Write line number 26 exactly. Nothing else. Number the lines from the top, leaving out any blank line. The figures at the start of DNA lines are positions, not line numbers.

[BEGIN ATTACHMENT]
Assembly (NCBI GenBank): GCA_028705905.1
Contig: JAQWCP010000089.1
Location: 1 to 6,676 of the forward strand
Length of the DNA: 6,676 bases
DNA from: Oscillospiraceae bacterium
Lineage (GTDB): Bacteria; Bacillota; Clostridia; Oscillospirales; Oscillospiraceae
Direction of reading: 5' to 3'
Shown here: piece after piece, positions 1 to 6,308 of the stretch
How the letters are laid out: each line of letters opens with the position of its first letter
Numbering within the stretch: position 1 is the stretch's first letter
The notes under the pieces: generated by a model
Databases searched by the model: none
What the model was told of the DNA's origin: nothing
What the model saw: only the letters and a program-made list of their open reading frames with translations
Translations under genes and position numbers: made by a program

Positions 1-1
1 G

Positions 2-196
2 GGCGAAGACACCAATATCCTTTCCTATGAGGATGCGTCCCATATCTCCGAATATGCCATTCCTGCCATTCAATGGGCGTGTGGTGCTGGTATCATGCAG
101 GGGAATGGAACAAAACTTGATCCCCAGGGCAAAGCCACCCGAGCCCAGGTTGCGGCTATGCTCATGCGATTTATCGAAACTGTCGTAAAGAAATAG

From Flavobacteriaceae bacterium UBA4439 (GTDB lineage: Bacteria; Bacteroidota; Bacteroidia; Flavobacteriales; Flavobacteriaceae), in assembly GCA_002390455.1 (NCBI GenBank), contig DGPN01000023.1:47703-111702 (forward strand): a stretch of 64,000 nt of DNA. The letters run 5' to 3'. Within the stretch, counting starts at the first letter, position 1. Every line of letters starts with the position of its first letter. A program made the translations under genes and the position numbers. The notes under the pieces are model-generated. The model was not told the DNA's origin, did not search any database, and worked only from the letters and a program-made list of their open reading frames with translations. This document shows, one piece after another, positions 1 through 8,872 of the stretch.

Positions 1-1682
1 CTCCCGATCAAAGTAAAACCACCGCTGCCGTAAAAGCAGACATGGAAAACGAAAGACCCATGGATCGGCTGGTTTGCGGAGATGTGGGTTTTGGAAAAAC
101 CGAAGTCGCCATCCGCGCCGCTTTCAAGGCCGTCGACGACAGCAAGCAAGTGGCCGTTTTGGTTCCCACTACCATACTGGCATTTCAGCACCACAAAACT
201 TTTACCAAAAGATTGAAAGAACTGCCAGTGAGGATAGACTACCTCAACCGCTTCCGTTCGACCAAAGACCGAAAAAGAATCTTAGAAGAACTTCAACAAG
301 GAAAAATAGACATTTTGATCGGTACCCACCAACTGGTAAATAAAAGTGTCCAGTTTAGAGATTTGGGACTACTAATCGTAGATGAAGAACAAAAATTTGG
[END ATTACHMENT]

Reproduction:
301 GAAAAATAGACATTTTGATCGGTACCCACCAACTGGTAAATAAAAGTGTCCAGTTTAGAGATTTGGGACTACTAATCGTAGATGAAGAACAAAAATTTGG